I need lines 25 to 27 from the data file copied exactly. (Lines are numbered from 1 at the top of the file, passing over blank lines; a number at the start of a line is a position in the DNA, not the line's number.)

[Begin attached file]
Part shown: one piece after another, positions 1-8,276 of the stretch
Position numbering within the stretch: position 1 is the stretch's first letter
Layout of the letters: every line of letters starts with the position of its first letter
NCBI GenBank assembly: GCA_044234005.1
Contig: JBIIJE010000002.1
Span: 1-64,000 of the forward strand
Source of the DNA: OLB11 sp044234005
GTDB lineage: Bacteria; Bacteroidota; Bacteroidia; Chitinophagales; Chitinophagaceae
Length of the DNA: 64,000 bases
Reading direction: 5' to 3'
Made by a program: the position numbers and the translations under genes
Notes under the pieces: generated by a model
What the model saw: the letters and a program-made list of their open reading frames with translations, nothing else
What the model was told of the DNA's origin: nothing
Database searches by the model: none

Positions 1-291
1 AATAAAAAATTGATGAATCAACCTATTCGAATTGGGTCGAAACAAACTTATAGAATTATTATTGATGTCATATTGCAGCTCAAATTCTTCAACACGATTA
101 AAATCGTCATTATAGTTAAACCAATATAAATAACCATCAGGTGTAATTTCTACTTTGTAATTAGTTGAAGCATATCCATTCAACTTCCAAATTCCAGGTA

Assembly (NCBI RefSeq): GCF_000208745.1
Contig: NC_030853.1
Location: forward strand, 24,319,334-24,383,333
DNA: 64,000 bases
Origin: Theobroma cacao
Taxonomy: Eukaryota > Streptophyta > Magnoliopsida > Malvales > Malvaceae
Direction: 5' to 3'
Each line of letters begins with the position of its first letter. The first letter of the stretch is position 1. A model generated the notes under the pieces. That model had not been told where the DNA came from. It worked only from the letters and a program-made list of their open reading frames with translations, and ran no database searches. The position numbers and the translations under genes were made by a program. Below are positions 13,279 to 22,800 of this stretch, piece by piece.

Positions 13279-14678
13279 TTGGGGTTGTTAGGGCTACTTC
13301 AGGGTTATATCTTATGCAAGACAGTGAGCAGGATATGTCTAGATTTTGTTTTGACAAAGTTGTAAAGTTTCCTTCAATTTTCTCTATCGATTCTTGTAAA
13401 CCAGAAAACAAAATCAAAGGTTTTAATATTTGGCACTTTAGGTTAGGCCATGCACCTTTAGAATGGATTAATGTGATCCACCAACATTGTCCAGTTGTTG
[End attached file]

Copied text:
Direction: 5' to 3'
Each line of letters begins with the position of its first letter. The first letter of the stretch is position 1. A model generated the notes under the pieces. That model had not been told where the DNA came from. It worked only from the letters and a program-made list of their open reading frames with translations, and ran no database searches. The position numbers and the translations under genes were made by a program. Below are positions 13,279 to 22,800 of this stretch, piece by piece.

Positions 13279-14678